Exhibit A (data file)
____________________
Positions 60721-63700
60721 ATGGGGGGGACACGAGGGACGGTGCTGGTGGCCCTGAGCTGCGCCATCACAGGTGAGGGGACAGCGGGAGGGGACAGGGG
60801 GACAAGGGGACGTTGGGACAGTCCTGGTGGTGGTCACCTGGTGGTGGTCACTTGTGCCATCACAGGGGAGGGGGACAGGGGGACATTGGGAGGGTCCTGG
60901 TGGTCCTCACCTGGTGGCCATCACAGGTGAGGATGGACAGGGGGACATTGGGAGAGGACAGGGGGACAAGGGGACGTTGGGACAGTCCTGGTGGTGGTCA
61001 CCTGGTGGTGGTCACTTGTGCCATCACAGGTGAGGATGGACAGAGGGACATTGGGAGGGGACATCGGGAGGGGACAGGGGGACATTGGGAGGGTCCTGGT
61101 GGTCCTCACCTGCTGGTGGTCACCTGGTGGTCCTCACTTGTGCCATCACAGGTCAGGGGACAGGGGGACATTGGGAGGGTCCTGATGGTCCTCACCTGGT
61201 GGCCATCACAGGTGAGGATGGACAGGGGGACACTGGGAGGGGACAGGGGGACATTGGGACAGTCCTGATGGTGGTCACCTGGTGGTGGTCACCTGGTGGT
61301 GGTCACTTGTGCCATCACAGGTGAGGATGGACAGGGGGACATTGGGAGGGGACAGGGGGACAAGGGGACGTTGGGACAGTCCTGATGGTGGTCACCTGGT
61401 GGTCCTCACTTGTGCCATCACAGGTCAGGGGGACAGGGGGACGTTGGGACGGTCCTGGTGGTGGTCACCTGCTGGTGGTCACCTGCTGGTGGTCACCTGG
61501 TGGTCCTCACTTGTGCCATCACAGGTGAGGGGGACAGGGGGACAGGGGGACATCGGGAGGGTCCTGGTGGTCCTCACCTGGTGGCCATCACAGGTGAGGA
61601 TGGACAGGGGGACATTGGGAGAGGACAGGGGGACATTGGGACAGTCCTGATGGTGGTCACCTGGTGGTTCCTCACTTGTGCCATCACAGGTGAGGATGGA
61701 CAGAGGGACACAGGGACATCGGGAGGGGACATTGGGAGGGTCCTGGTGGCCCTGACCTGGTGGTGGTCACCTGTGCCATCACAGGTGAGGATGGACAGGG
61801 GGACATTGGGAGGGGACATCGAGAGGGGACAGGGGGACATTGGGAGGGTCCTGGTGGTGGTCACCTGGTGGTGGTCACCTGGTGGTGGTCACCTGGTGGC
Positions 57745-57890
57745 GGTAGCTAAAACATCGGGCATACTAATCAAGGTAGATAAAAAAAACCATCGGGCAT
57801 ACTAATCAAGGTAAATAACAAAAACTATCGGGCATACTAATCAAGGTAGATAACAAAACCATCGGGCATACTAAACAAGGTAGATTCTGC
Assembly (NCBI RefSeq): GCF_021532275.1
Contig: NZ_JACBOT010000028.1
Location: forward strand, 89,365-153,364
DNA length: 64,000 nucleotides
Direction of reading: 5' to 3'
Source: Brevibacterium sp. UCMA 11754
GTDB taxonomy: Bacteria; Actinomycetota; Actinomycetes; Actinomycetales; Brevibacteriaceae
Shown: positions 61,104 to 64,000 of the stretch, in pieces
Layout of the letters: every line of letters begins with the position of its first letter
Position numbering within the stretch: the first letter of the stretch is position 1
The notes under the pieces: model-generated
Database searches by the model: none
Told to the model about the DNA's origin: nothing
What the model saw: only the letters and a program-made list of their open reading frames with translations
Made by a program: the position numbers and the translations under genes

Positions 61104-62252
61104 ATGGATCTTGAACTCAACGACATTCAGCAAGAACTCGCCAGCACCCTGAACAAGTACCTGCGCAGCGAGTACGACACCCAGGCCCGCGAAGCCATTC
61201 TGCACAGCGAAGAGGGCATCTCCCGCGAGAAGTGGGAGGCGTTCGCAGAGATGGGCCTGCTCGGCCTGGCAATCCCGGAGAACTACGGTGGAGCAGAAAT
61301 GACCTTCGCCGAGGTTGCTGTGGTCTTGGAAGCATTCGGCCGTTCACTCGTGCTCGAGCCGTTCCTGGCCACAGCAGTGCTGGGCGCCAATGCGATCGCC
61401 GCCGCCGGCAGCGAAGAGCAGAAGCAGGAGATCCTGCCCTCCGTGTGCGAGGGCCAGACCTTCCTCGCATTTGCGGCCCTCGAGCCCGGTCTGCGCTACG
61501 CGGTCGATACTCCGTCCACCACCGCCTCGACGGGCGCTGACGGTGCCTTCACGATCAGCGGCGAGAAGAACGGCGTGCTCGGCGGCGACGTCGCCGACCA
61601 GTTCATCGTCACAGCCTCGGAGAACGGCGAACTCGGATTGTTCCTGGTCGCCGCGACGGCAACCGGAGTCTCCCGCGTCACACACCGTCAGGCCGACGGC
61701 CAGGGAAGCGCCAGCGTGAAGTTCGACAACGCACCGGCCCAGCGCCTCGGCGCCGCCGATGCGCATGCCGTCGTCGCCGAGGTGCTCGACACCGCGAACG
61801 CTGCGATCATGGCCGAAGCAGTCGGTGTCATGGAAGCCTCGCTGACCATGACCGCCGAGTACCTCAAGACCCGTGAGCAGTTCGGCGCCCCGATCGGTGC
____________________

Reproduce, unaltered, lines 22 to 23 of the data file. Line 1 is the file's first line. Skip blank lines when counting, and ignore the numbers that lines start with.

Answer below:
Source: Brevibacterium sp. UCMA 11754
GTDB taxonomy: Bacteria; Actinomycetota; Actinomycetes; Actinomycetales; Brevibacteriaceae